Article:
Terrestrial locomotion

locomotionterrestrialTerrestrial locomotion in animalscrawlingTerrestrial locomotion in animals: Rollingcrawl on its bellyhind limbs held erect beneath the bodylegged locomotionLimbless locomotionlocomotion in animals
Terrestrial locomotion has evolved as animals adapted from aquatic to terrestrial environments.wikipedia
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Running

runnerrunnersrun
There are also many gaits, ways of moving the legs to locomote, such as walking, running, or jumping. For example, the main human gaits are bipedal walking and running, but they employ many other gaits occasionally, including a four-legged crawl in tight spaces.
Running is a method of terrestrial locomotion allowing humans and other animals to move rapidly on foot.

Amphibious fish

amphibious
Unusual examples can be found among amphibious fish, such as the mudskipper, which drag themselves across land on their sturdy fins.
These fish use a range of terrestrial locomotory modes, such as lateral undulation, tripod-like walking (using paired fins and tail), and jumping.

Mammal

mammalsMammaliamammalian
Mammals and birds typically have a fully erect posture, though each evolved it independently.
The basic body type is quadruped, and most mammals use their four extremities for terrestrial locomotion; but in some, the extremities are adapted for life at sea, in the air, in trees, underground, or on two legs.

Bipedalism

bipedalbipedbipeds
A number of species move and stand on two legs, that is, they are bipedal.
Bipedalism is a form of terrestrial locomotion where an organism moves by means of its two rear limbs or legs.

Quadrupedalism

quadrupedquadrupedalquadrupeds
With the exception of the birds, terrestrial vertebrate groups with legs are mostly quadrupedal – the mammals, reptiles, and the amphibians usually move on four legs.
Quadrupedalism or pronograde posture is a form of terrestrial locomotion in animals using four limbs or legs.

Proleg

prolegscrochetsprolegs with crochets
Exceptions among the insects include praying mantises and water scorpions, which are quadrupeds with their front two legs modified for grasping, some butterflies such as the Lycaenidae (blues and hairstreaks) which use only four legs, and some kinds of insect larvae that may have no legs (e.g., maggots), or additional prolegs (e.g., caterpillars).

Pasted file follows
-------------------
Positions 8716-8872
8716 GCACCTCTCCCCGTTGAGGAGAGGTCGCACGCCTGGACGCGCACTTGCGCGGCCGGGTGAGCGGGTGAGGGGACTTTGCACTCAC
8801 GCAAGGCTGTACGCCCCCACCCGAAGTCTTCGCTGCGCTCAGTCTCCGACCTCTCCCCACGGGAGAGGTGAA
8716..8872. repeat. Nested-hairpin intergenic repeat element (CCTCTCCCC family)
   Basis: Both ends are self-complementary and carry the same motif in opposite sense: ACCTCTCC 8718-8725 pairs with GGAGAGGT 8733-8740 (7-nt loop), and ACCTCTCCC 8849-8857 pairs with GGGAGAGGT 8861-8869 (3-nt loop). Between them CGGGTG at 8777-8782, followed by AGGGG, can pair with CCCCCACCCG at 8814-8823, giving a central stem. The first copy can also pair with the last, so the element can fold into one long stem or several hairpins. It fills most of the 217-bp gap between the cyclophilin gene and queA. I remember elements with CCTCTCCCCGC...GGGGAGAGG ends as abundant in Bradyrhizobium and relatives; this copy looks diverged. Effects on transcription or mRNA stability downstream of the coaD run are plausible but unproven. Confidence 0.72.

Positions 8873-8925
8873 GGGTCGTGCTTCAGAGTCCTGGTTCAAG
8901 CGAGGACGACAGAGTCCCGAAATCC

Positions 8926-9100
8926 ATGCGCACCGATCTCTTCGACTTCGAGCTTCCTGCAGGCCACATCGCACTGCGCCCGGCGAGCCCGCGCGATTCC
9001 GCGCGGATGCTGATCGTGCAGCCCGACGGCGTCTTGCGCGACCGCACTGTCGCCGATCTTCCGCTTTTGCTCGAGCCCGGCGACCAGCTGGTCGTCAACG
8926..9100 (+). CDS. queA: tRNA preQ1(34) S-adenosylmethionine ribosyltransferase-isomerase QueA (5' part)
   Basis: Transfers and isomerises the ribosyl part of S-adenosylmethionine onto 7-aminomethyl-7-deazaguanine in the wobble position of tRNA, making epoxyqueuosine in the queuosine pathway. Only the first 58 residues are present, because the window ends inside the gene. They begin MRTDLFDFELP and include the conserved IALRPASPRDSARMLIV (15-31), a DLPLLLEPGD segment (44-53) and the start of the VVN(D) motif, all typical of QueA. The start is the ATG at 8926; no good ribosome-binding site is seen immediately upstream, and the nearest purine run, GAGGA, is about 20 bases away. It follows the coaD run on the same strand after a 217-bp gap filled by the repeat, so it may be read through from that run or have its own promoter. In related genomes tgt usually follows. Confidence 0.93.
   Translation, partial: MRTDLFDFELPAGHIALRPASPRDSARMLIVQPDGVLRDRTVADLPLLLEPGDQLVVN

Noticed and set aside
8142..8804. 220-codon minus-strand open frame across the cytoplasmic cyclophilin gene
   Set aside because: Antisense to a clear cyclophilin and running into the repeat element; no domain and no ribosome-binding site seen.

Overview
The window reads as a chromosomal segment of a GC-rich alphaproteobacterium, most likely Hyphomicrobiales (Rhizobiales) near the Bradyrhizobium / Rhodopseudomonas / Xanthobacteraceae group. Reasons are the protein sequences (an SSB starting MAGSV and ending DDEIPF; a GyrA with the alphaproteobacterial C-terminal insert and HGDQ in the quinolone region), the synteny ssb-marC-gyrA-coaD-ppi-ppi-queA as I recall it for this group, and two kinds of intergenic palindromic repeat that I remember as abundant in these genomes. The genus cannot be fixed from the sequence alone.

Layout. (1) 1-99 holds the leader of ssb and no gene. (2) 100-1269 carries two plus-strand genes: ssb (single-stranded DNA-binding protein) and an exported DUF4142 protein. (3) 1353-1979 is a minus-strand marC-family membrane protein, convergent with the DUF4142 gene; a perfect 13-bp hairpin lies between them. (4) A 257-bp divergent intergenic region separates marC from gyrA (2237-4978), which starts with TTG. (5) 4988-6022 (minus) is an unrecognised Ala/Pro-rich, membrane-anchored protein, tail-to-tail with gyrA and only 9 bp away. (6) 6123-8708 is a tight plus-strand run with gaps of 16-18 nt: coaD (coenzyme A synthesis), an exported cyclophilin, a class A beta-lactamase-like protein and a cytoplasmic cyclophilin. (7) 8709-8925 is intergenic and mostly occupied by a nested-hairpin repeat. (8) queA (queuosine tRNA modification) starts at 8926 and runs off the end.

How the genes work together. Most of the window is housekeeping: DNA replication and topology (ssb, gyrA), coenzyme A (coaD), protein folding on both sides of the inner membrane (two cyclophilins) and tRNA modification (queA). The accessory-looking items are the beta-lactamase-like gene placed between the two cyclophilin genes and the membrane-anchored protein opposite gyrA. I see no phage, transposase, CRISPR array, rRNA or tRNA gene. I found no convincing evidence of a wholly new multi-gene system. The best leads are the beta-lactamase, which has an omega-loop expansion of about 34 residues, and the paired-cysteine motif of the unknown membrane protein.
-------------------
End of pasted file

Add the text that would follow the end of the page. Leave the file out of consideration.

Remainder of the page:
* Terrestrial locomotion in animals

Hand walking

handstand walkwalking on his handshand balancers
In animals where feet have evolved into functional hands, hand walking is also possible.

Gait (human)

gaithuman gaitheel strike
For example, the main human gaits are bipedal walking and running, but they employ many other gaits occasionally, including a four-legged crawl in tight spaces.

Limbless vertebrate

Limbless vertebrateslimblessness
There are a number of terrestrial and amphibious limbless vertebrates and invertebrates.

Gait analysis

gaitgait is assessedgait patterns
Gait analysis is the study of gait in humans and other animals.

Rolling

rollRolling motion rolling thread
Although animals have never evolved wheels for locomotion, a small number of animals will move at times by rolling their whole body.

Wheel

wheelsroadwheelswheeled
Although animals have never evolved wheels for locomotion, a small number of animals will move at times by rolling their whole body.

Evolution

evolvedtheory of evolutionevolutionary
Terrestrial locomotion has evolved as animals adapted from aquatic to terrestrial environments.

Animal

Animaliaanimalsmetazoa
Terrestrial locomotion has evolved as animals adapted from aquatic to terrestrial environments.

Ecoregion

ecoregionsterrestrialterrestrial ecoregion
Terrestrial locomotion has evolved as animals adapted from aquatic to terrestrial environments.

Animal locomotion

locomotionlocomotor activitylocomotor
Locomotion on land raises different problems than that in water, with reduced friction being replaced by the effects of gravity.

Friction

coefficient of frictionstatic frictionfriction coefficient
Locomotion on land raises different problems than that in water, with reduced friction being replaced by the effects of gravity.

Gravity

gravitationgravitationalgravitational force
Locomotion on land raises different problems than that in water, with reduced friction being replaced by the effects of gravity.

Vertebrate

Vertebratavertebratesvertebral
Movement on appendages is the most common form of terrestrial locomotion, it is the basic form of locomotion of two major groups with many terrestrial members, the vertebrates and the arthropods.

Arthropod

ArthropodaarthropodsEuarthropoda
Movement on appendages is the most common form of terrestrial locomotion, it is the basic form of locomotion of two major groups with many terrestrial members, the vertebrates and the arthropods.

Leg

legslocomotory appendageslower extremities
Important aspects of legged locomotion are posture (the way the body is supported by the legs), the number of legs, and the functional structure of the leg and foot.

Foot

feetinstepft
Important aspects of legged locomotion are posture (the way the body is supported by the legs), the number of legs, and the functional structure of the leg and foot.

Walking

walkambulantwalkers
There are also many gaits, ways of moving the legs to locomote, such as walking, running, or jumping. For example, the main human gaits are bipedal walking and running, but they employ many other gaits occasionally, including a four-legged crawl in tight spaces.

Jumping

jumpleapingjumps
There are also many gaits, ways of moving the legs to locomote, such as walking, running, or jumping.